'An issue people are concerned about' - Liz Truss says Enoch Powell had 'a point' on immigration

'An issue people are concerned about' - Liz Truss says Enoch Powell had 'a point' on immigration

Liz Truss says Enoch Powell had a point about immigration

Steven Edginton

By Steven Edginton

Published: 23/04/2024

- 08:50

Updated: 23/04/2024

- 11:05

In an exclusive chat with our reporter Stephen Edginton, the former prime minister said immigration concerns are ignored by the establishment

In an exclusive sit down with GB News, Liz Truss has said “there was a point there” in relation to Enoch Powell’s anti-immigration views, though condemned how he expressed himself.

When asked about Enoch Powell’s famous Rivers of Blood speech, the former prime minister told GB News: “I don't think the way he said it was right, but I do think he highlighted an issue that people are concerned about, and I think it is an issue on which the establishment, the political elite, the M25 class have been out of touch with the public on.”

Truss continued: “When I go canvassing in Norfolk, it is an issue that is raised on the doorstep with me all the time, and a lot of people are concerned that they feel if they raise this issue, that somehow they'll be accused of being racist or it's not acceptable for them to say that. And I think that's a problem.”

“Politicians have to listen to the public, and we can't just brush stuff under the carpet if it is not acceptable in London dinner party circles, so I think there was a point there.”

Liz Truss Enoch Powell

Liz Truss has said Enoch Powell 'highlighted an issue that concerned people'

GB News

Enoch Powell’s 1968 speech on the dangers of immigration was later dubbed the “Rivers of Blood” speech due to his reference to a classical poem, Virgil's Aeneid.

Powell famously said: “As I look ahead, I am filled with foreboding; like the Roman, I seem to see 'the River Tiber foaming with much blood'.”

The former conservative MP caused a political uproar due to his heightened rhetoric.

Powell quoted a constituent who was concerned about the increase in the immigrant population in Britain.

\u200bMigrants aboard a small boatMigrants aboard a small boatPA

The constituent told Powell, who repeated the phrase in his speech, "In this country in 15 or 20 years' time the black man will have the whip hand over the white man".

Powell continued: “Here is a decent, ordinary fellow Englishman, who in broad daylight in my own town says to me, his Member of Parliament, that the country will not be worth living in for his children.”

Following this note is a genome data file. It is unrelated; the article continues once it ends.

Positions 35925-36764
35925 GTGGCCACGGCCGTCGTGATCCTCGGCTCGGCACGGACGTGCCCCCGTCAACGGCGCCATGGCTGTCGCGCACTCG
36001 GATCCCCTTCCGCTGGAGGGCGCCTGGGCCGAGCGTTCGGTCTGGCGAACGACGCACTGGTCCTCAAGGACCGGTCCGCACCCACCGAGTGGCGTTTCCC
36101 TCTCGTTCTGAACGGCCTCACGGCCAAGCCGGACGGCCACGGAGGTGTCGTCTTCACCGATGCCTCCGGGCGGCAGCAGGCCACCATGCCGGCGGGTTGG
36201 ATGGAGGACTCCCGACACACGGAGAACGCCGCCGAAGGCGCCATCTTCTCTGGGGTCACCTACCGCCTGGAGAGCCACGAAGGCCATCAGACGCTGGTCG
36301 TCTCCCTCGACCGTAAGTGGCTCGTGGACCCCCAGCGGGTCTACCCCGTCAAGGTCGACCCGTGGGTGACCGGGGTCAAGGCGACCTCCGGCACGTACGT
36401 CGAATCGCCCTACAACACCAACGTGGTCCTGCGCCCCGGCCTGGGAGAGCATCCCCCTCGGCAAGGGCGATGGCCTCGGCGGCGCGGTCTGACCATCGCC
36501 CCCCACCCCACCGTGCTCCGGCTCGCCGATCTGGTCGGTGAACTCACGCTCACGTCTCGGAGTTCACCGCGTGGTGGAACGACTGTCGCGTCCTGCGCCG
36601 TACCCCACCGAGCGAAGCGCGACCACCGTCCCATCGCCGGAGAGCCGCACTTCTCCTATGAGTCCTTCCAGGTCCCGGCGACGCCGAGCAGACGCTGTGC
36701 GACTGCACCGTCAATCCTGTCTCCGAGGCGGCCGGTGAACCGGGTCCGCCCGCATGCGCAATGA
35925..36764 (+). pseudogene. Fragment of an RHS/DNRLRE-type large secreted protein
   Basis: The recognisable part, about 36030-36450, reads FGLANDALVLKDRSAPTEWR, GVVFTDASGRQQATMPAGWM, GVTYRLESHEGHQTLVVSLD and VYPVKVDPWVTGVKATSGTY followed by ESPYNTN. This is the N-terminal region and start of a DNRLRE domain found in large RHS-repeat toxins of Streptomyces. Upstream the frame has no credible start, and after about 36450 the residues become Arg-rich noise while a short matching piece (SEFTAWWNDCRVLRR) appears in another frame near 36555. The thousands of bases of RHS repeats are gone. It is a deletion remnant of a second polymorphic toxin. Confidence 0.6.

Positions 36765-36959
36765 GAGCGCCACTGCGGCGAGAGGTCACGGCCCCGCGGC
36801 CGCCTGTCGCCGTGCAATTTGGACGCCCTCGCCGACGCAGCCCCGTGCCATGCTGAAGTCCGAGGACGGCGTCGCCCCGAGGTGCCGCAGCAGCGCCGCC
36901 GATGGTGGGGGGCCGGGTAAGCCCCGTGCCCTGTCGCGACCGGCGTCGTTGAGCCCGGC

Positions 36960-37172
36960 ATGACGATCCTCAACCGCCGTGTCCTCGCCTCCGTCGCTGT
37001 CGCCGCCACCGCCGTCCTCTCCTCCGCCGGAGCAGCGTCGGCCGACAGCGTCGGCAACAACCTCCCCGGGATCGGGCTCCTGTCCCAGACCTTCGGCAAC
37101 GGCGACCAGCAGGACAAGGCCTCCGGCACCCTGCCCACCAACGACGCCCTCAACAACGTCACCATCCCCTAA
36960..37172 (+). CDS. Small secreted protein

“I simply do not have the right to shrug my shoulders and think about something else.”

Powell said Britain must be “literally mad” to be “permitting the annual inflow of some 50,000 dependents” and warned: “It is like watching a nation busily engaged in heaping up its own funeral pyre”.

In 2022 a record net 745,000 people came to Britain; net migration was higher in that year than in the years between 1964 and 2000 combined.

Since 2018 more than 100,000 people have also entered Britain illegally via channel crossings.

Provisional channel migrant numbers show a 24% increase in the number of crossings in small boats between January and 21 April this year compared to the same period in 2023.

6,265 people arrived in small boats in that period, representing a blow to Rishi Sunak who repeatedly promised to “Stop the Boats”.

In his 1968 speech Enoch Powell warned that by 2000 “approximately one-tenth of the whole population” will be made up of immigrants and their descendants.

Powell continued: “Whole areas, towns and parts of towns across England will be occupied by sections of the immigrant and immigrant-descended population.”

Official census data shows that in 2001 87.5% of those in England and Wales were white British.

By 2021 the white British population declined to 74.4%.

Liz Truss said she was not concerned about this demographic change, telling GB News: “I do not care about the colour of people’s skin, I’m with Martin Luther King, I care about the content of people’s character and their talents and attributes.”

“What I am worried about is, it’s too hard to start a family now, particularly in Britain.”

“Housing is too, childcare is too expensive, we haven’t deregulated, we haven’t done things to the housing system we should have done to make it easier to build homes and to make it easier for people to live cheaply,” the former prime minister said.

“What I care about is that the people who live in Britain, and the people we allow to enter Britain, share our values.”

“And that is what is so worrying about the protests we’ve seen on the streets, is that there are people there who are promoting an ideology which is completely contrary to the values that founded western civilisation; free speech, democracy, a belief in individual liberty.”

She continued: “I do think we need to reduce the level of legal migration, make sure there is proper integration taking place.”

You may like